And it’s a far cry from what Trump uttered during the primary to his boisterous fans at rallies.

“Look at the mess, and look at the corruption,” Trump said at a rally just a day before Election Day in Scranton, Pennsylvania. “Real change begins immediately with the repealing and replacing of the disaster known as Obamacare.”

Also on Friday, The Washington Post reported that Trump has revised his health care agenda to steer it more in line with Republican Party orthodoxy.

The paper said the presidential transition website has been edited to now include allowing health care workers to not perform acts that would violate their religious or moral beliefs and to “protect innocent human life from conception to natural death.”

The paper also said the website omits Trump’s call to allow Americans to import prescription drugs from other countries where they are sold at lower prices.

Trump has previously voiced support for other provisions of Obamacare.

Universal health care

At CNN’s town hall in February, Trump said he likes the Obamacare mandate that requires every American to be insured. He went even further in a “60 Minutes” interview last year.

“Everybody’s got to be covered. This is an un-Republican thing for me to say,” he told CBS’s Scott Pelley. “I am going to take care of everybody. I don’t care if it costs me votes or not. Everybody’s going to be taken care of much better than they’re taken care of now.”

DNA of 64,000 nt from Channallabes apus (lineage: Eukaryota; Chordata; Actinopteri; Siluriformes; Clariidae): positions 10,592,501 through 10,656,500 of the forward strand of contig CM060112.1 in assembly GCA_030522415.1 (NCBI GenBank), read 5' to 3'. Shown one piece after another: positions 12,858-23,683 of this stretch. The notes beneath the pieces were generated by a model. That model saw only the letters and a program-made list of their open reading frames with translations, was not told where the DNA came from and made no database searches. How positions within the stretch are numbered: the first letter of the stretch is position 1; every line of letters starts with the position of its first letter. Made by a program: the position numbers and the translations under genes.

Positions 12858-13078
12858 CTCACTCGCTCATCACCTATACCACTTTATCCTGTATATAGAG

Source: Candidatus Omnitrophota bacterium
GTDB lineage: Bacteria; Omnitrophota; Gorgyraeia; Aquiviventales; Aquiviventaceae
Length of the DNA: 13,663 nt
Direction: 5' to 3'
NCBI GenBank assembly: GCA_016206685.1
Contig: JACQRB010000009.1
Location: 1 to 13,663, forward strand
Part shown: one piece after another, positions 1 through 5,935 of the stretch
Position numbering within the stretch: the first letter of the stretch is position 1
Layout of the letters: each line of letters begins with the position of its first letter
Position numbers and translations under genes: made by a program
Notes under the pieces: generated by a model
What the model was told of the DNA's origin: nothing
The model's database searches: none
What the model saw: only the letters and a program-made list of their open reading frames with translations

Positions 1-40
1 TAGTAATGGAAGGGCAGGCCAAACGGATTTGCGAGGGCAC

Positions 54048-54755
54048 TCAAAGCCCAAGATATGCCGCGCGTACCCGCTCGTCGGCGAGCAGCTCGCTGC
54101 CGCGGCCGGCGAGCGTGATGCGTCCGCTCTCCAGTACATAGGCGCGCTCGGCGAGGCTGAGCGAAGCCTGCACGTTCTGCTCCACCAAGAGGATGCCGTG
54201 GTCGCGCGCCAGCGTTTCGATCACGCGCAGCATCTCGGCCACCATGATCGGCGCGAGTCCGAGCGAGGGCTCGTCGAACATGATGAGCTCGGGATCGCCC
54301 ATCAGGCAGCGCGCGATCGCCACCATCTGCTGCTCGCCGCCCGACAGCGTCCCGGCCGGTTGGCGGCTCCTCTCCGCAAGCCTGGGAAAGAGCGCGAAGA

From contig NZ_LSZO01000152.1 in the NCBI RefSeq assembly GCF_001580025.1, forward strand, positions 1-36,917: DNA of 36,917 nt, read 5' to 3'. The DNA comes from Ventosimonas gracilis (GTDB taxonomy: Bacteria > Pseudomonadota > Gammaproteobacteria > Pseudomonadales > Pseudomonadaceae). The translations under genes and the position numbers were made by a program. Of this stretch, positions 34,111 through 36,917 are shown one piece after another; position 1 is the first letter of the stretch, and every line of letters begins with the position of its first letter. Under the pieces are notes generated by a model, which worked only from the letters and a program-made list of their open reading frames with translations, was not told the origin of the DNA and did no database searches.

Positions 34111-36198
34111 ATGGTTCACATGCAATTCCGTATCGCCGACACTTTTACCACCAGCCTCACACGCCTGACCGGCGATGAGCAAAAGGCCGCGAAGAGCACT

But in his plan, he says: “Our elected representatives must eliminate the individual mandate. No person should be required to buy insurance unless he or she wants to.”

Pre-existing conditions

At CNN’s GOP debate in February, Trump said he would get rid of Obamacare but maintain the provision that insurers must cover people with pre-existing conditions.

“I want to keep pre-existing conditions. I think we need it. I think it’s a modern age. And I think we have to have it,” he told Dana Bash.

His plan, however, offers no defense of those with pre-existing conditions. Instead, he said Obamacare must be repealed “completely.”

Not letting people ‘die in the streets’

Trump was most emphatic when talking about having the government take care of poor people who are sick.

“You cannot let people die on the street, OK? Now, some people would say, ‘That’s not a very Republican thing to say.’ Every time I say this at a rally … it got a standing ovation,” he said at a CNN town hall in February. “The problem is that everybody thinks that you people, as Republicans, hate the concept of taking care of people that are really, really sick and are gonna die. We gotta take care of people that can’t take care of themselves.”

On the trail, Trump sketched different ways of accomplishing this. He’s mentioned making deals with hospitals and “concepts of Medicare.”

But in his plan, he only says that no one should slip through the cracks because they can’t afford coverage. While he wants to repeal Obamacare’s Medicaid expansion provision, he says it could be accomplished by reviewing “basic options for Medicaid” and working with states to ensure health care is provided to those who want it.